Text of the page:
Training Outline

2.3 Standard Lecture: The Principle of Non-discrimination (15 minutes)

  • Explain to participants that a key element of this human rights based approach is the adoption of non-discrimination laws and policies. Emphasize that people with disabilities are inherently equal human beings and thus entitled to equal treatment and equal opportunities, particularly with respect to employment.

    Use Transparency 14 to illustrate the principle of non-discrimination, which is a cross cutting principle in international human rights law. The principle is present in all major human rights conventions, including the UN CRPD. Discrimination on the basis of disability is defined in Article 2 of the Convention as “any distinction, exclusion or restriction on the basis of disability which has the purpose or effect of impairing or nullifying the recognition, enjoyment or exercise, on an equal basis with others, of all human rights and fundamental freedoms in the political, economic, social, cultural, civil or any other field. It includes all forms of discrimination, including denial of reasonable accommodation.” Article 5 of the Convention elaborates on the principle of non-discrimination, recognizing that, “Specific measures which are necessary to accelerate or achieve de facto equality of persons with disabilities shall not be considered discrimination.” Indeed, employment practices are not considered to be discriminatory when based on the actual and real needs of a job, if they are meant to promote equality by affirmative action.

    Legislation prohibiting discrimination is now regarded as an essential element of the response to employment discrimination (Transparency 15). The object of non-discrimination legislation is to prohibit discrimination on the ground of disability, as well as other grounds. An increasing number of States prohibit discrimination on the ground of disability, particularly in the field of employment, either through comprehensive laws applying to different groups in the population as a whole, or disability-specific laws. This reflects the increasing acknowledgement that disability is frequently used as a reason to exclude people with disabilities and to deny them equal employment opportunities, where this is not justified in the given circumstances. The objective of such laws is to combat the exclusion of people with disabilities, and the denial of equal opportunities because of particular characteristics, such as disability. By making disability a protected ground, the law extends protection against discriminatory behaviour and punishes those people who violate the non-discrimination norm.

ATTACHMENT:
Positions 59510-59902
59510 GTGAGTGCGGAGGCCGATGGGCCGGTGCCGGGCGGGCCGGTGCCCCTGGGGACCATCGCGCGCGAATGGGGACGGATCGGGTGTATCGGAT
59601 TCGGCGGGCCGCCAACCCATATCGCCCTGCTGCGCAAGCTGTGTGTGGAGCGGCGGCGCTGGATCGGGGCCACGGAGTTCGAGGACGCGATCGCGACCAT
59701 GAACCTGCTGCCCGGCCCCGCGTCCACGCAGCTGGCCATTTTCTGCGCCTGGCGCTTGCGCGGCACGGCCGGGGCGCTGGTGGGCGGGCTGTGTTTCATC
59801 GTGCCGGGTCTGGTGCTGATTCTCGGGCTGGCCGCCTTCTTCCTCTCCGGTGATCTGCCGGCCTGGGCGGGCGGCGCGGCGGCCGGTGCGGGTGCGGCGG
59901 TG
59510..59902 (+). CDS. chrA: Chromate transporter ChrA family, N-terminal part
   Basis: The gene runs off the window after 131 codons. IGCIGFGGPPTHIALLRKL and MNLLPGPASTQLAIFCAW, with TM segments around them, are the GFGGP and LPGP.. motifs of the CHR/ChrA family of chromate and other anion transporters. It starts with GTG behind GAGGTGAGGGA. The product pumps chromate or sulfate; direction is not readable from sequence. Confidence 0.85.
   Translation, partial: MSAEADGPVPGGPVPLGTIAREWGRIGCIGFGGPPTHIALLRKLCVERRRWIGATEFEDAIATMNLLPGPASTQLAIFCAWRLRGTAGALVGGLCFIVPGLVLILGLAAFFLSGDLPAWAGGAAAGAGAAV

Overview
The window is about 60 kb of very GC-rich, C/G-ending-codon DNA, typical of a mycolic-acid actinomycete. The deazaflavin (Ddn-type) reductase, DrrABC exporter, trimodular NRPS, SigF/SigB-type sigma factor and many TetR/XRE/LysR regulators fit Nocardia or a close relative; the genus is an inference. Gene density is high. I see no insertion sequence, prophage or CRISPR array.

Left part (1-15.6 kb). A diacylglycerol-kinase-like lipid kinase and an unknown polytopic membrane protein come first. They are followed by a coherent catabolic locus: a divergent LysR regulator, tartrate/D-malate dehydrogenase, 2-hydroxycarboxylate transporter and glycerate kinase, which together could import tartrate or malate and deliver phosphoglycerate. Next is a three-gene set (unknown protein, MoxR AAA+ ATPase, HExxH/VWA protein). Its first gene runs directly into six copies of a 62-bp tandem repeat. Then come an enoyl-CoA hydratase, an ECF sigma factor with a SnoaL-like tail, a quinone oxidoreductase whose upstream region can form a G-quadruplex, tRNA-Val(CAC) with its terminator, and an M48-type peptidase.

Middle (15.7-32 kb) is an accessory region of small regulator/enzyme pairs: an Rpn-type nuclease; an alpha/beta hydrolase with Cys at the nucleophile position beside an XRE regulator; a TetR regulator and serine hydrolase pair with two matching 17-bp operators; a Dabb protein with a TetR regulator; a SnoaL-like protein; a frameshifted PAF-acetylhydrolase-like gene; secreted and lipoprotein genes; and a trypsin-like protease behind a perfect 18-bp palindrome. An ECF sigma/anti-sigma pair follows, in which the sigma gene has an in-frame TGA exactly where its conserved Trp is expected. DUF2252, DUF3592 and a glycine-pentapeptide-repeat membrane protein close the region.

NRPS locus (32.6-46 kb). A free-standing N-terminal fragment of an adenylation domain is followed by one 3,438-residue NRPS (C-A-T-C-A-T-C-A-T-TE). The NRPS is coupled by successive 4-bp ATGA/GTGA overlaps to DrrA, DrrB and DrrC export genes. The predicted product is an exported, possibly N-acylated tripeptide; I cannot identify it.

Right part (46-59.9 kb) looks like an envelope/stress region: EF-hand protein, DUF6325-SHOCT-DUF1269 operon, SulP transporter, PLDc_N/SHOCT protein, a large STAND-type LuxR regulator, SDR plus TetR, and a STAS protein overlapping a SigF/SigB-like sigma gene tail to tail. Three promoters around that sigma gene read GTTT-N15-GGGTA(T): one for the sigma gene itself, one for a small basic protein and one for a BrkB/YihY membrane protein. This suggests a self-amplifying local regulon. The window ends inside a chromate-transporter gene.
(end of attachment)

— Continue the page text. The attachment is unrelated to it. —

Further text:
• Use Transparency 16 to explain to participants the different forms and foci that disability non-discrimination law and policies can take. Ask participants to generate some additional locally-relevant areas where a law or policy can protect people with disabilities from unequal treatment. Have participants write down the examples provided.
  • Use Transparency 17 to highlight how non-discrimination against people with disabilities can be one of several grounds on which discrimination is prohibited, such as the grounds of gender, ethnic origin, race or religion. Ask participants to generate some additional locally-relevant areas in which protected status is ensured by law. Record participant responses on flipchart paper.
  • Also use Transparency 17 to explain how non-discrimination law can help raise awareness as well as to contain provisions for equal treatment between persons with, and persons without, disabilities. Highlight with the examples provided in the transparency.